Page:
The greatest Superhero story ever told

There are some films which are just meant to be unapologetic mindless entertainers – Housefull 1&2, Priyadarshan Comedies, many of the Roger Moore/PierceBrosnan James bond films etc. Then there are some films which at least try to be smart – Kahaani, Khakee, KKG, Agent Vinod, Spiderman 1, Casino Royle etc. Then there are others which are layered, deep and the sub texts overweigh what is actually happening on screen – OLLO, Shanghai etc. The third type is the difficult one for a filmmaker. It caters to a limited audience, has a limited reach, and hence has a limited budget.  And due to these budgetary constraints, a filmmaker is forced to conceptualise the story within those constraints. I am not even suggesting that the third type cant be entertaining – they can be hugely entertaining; but for their core audiences only. And thats perhaps the reason why ‘War of the Worlds’ collected in excess of 200mn USD, whereas the better film ‘Minority Report’ collected much lesser.

And this is where Nolan has scored with the Batman series. After a moderately successful ‘Batman Begins’ and the record breaking ‘The Dark Knight’, TDKR comes in with a huge set of expectations. You expect the film to be deep, layered, truthful to each of the characters, follow and close each of the character arcs, and yet be hugely entertaining as a standalone film. And how it delivers!! (Spoliers ahead – Dont read further if you have not watched the film).

At the end of TDK, in an attempt to save Police Commissioner Gordon’s kid from Two-Face Harvey Dent, Batman (Bruce Wayne) falls and injures his leg badly and Harvey Dent gets killed. Batman takes the blame for Harvey Dent’s death and flees. TDKR begins eight years after TDK. Gordon intelligently uses the death of Harvey Dent and brings in ‘Dent Act’ (a tongue-in-cheek reference to the Patriot Act) to lock up most of the criminals in Gotham City without solid evidence. The city is relatively peaceful, Wayne secludes himself in Wayne Manor, and then the storm strikes.

Selena Kyle, a small time thief warns Bruce Wayne about this. She sells her soul to Bane in exchange for a promise of Clean Slate, an app that will delete her crimes from all databases of the world. She is looking for a fresh start. While Alfred discourages Bruce from becoming the masked crusader again(the logic is simple- Bane is so much more faster and stronger than the weak-Bruce now), Fox, tongue firmly in cheek, encourages him. In a fierce fist fight that follows, Bane breaks Batman’s back, sends him to a pit and starts unleashing terror in Gotham City. Bruce must begin allover again to save Gotham.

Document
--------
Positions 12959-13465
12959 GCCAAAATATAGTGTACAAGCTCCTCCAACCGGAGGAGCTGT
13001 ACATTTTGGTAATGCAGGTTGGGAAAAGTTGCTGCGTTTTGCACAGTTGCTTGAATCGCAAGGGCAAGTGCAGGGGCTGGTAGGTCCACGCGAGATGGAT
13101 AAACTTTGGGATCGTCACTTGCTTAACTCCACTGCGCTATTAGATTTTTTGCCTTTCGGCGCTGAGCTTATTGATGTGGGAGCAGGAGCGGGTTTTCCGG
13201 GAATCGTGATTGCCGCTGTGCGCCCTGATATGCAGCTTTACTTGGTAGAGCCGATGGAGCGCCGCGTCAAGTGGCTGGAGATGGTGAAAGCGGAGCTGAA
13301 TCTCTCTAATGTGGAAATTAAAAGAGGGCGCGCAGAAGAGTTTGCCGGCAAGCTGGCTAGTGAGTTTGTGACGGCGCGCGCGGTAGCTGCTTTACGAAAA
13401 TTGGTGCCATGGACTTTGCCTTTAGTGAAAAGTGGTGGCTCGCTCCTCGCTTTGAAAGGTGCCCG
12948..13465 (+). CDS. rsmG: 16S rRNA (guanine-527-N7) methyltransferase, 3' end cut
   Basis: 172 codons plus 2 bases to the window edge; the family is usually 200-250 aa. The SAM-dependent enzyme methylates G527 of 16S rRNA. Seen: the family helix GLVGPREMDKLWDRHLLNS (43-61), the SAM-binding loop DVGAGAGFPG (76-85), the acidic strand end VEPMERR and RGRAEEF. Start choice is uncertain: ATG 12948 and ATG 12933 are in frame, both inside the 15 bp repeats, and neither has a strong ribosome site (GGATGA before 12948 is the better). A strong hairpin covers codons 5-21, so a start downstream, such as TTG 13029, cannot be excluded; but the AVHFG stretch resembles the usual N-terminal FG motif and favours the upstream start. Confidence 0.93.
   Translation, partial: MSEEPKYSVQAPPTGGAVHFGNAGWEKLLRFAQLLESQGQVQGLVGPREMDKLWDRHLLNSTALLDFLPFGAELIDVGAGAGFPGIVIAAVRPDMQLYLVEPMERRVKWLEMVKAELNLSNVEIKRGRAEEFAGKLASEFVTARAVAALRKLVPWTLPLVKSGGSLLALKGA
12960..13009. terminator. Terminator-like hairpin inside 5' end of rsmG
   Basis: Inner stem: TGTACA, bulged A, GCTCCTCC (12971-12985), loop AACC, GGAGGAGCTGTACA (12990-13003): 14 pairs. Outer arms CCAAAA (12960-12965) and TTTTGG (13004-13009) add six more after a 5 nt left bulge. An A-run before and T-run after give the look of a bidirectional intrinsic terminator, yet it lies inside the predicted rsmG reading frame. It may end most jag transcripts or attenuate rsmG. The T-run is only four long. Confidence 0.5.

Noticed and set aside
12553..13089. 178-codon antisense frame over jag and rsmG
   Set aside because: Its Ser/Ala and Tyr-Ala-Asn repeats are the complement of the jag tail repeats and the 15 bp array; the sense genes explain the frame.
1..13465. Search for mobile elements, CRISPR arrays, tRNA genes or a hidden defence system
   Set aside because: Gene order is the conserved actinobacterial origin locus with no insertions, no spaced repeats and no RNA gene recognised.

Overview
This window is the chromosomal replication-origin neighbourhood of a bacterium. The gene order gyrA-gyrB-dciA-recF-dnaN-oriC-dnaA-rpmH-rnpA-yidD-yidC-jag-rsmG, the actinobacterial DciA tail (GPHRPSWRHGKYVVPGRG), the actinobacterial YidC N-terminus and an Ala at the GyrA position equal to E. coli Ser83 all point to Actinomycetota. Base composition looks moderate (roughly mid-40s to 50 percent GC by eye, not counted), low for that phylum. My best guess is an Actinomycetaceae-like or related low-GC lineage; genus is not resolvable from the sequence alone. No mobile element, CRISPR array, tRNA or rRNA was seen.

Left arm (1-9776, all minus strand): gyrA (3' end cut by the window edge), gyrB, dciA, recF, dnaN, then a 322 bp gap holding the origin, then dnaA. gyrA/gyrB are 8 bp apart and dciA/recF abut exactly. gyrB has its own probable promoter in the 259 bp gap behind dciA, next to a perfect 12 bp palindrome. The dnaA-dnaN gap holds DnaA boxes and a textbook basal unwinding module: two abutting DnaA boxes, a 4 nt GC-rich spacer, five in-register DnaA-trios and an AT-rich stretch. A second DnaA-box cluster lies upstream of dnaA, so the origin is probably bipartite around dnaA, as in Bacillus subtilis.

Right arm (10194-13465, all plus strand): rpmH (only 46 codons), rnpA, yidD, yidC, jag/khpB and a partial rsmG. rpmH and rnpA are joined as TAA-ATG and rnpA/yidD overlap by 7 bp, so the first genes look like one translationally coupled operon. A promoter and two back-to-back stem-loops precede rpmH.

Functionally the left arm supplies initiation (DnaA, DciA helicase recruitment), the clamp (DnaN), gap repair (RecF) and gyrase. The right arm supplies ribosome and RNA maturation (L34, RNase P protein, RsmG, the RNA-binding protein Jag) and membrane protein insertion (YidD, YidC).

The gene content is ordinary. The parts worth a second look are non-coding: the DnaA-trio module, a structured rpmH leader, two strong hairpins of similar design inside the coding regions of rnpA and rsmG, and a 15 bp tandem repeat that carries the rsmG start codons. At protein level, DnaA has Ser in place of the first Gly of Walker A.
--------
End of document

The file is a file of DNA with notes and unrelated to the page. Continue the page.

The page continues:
Just like Batman begins and TDK, TDKR is a bit verbose and needs attentive viewing. But Nolan makes you invest in each of the character that you end up watching the 165 minute film without a moment of dullness. And what character arc this time around -Alfred and Fox , in stark contrast to each other – one white, one black; one emotional, one cool; one discourages Bruce, one encourages him – but unlike the previous versions, this time around, both let Bruce down when he needs them  (Alfred leaves him and Fox gets manipulated by Talia to give access of the nuclear reactor to Bane). And there are new characters that support Bruce this time – Blake (who eventually becomes the symbol by the end of the film), Selena (who ends up sharing Bruce’s life after Batman), Gordon and the GCPD.

I was particularly fascinated by how loose ends were tied in this film. Rachael says in the first part that the face of Bruce is a mask and not that of Batman. Bruce needed his father to pick him up when he fell into the pit in the first part. Gordon was not aware of the true identity of Batman. Bruce tells Alfred that what Gotham needs is a symbol. Joker tells Batman that there is no difference between him and Batman, that the people of Gotham are as afraid of Batman as they are of Joker. And the best line of TDK which left a lump in your throat – You either die a hero, or you live to see yourself becoming a villain. All these have been beautifully closed in the final part. Bruce is able to find a life beyond Batman, Gordon finds out the identity of the masked crusader, the symbol for Gotham City continues and GC finally approves of Batman.

The last few minutes when Blake(I loved the way his regal name got conveyed!) gets the GPRS device which tells him about the Batcave, Fox discovering that Bruce had indeed got the software patch that rectified the autopilot in the bat-vehicle, Alfred finding Bruce and Selena(wearing the pearl necklace of Bruce’s mother – a fantastic touch) in Florence is the best last minutes I have seen in a very long time. What a satisfying end to a saga. Hail Nolan!!

 

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